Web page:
Speaking of which, this leaves the view…

 

Again, as I said earlier, the majority of client/server programming I did was built over Java or C#, so the HTML5 / JavaScript approach was new to me, so I had to take a closer look at what options exist.  In short, there are an absolute ton of options… too many in fact.  However, my rather well defined needs narrows things down quite a bit.  In fact, I am down to a pair of options, and would love your opinion on them.

 

 

Option 1

 

jQuery for the UIjquery-logo1

jQueryMobiel for the mobile UI

Node for the backend

CouchDB or redis for the database layer

Express for the server bits

Backbone.js for the um, backbone ( this is where MVC comes in )

Moustache and icanhazjs for the templates

underscore, well, just to make things work

 

 

Option 2

 

YUI for the front end (desktop and mobile), routing, MVC and server bitsyuilib

Node for the backend

CouchDB or redis for the database.

Handlerbars for the templating.

 

 

 

Both have benefits and detriments, especially from the perspective of a tutorial.

 

jQuery is easily the most popular UI library out there, and there is a gigantic amount of support available ( and dozens of books ), with a gigantic community.  Backbone and Moustache are less used, but still well supported.  Unfortunately, this also means introducing a half dozen pieces of tech, a very confusing prospect.  Development on all of these products moves extremely fast, which is a double edges sword.  Finally, and this is highly personal, I hate the look of jquery and underscore code, it feels so… hackey.

 

YUI on the other hand, is from a single vendor, with much less supporting material but very good documentation and a very clean modular design.  More to the point, it is an end to end system so it is very consistent.  However, if something goes wrong the community is much smaller and the supporting materials aren’t as readily available.  Perhaps the biggest downside with YUI is the newness of it.  YUI3 is still in transition away from YUI2, and YUI App ( the YUI equivalent to Backbone ) is young and at times it shows.  From an engineering perspective though, YUI just feels more solid and less like a clever hack.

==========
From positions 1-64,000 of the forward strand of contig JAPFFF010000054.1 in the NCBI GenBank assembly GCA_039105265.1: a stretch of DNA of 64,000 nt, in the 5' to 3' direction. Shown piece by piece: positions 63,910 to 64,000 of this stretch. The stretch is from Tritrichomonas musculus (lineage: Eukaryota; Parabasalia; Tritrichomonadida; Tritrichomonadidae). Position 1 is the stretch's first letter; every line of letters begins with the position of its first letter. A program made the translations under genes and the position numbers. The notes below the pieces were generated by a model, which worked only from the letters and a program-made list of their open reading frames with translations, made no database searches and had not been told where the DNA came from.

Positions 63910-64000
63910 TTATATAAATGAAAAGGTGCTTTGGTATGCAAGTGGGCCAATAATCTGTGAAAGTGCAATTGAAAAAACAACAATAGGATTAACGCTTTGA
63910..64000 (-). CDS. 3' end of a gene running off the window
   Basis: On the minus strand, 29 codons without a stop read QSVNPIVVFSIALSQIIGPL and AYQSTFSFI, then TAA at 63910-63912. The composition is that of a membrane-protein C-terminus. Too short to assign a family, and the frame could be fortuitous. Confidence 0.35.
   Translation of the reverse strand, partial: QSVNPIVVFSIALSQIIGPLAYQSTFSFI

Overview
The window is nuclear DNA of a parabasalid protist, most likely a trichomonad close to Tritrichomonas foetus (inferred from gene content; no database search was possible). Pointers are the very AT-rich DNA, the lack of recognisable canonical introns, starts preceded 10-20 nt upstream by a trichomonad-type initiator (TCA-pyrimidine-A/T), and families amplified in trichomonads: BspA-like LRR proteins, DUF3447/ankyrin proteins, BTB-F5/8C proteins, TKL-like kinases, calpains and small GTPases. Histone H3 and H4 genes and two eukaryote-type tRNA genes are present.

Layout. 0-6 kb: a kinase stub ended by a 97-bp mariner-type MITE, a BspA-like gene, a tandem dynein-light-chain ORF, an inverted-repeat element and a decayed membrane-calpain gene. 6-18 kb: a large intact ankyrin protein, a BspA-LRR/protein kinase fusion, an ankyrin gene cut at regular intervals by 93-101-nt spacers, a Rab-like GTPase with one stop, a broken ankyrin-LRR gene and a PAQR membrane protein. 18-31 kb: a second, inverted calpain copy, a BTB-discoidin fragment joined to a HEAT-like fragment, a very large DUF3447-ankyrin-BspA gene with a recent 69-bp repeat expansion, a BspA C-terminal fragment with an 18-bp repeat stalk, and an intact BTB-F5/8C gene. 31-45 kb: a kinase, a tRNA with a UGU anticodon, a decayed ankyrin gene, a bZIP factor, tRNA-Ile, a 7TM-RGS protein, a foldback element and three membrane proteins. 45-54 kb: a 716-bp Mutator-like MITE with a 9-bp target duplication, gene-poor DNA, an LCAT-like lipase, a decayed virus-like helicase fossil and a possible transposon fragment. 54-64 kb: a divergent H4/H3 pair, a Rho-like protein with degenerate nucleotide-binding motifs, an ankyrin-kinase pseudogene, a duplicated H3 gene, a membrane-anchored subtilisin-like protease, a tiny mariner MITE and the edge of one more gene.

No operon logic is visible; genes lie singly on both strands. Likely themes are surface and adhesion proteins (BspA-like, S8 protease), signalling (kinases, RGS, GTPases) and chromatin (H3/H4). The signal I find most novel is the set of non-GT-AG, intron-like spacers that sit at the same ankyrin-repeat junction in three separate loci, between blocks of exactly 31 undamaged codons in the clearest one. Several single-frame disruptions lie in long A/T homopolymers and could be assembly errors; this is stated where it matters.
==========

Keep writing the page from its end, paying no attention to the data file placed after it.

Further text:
Right now, ease of explanation is winning out, and I am leaning towards using YUI.  Going with on all encompassing library is much easier to configure and explain to readers, so that is a big plus.

 

Any thoughts or opinions on the subject? 

 

Oh, and if this is all sounding extremely confusing, don’t worry, it really isn’t that bad.  The end product should still be a single archive you download and execute with a simple click. 

 

So, over the next few weeks ( or more ), we are going to be going off on a slightly odd tangent here at game from scratch, and crossing over into the world of web app development, I hope many of you find it interesting.  For those that don’t, don’t worry, I will still be publishing game development specific contents and tutorials too!

Design


15. August 2011

 

This began life as a post here but it became long enough and IMHO important enough, I am going to clean up the spelling a bit and repost it here.  It was in response to a fairly new developer with a question about class design.

 

 

This is one of those things that is nearly impossible to explain in a post, or hell, short of a small book.


But generally ( and yes, there are exceptions, thousands and thousands of exceptions ) you want to decouple your objects from each other as greatly as possible. You also want to keep code as self contained as possible, again, with thousands of exceptions.

 


A lot of the time when you are designing your classes ask yourself "If I changed this class, how many other aspects would need to be changed as well?" Then go about breaking those dependencies where possible. If two classes don't really need to know about each other, break that dependency. If two classes share 90% of their functionality, derive from a common base class.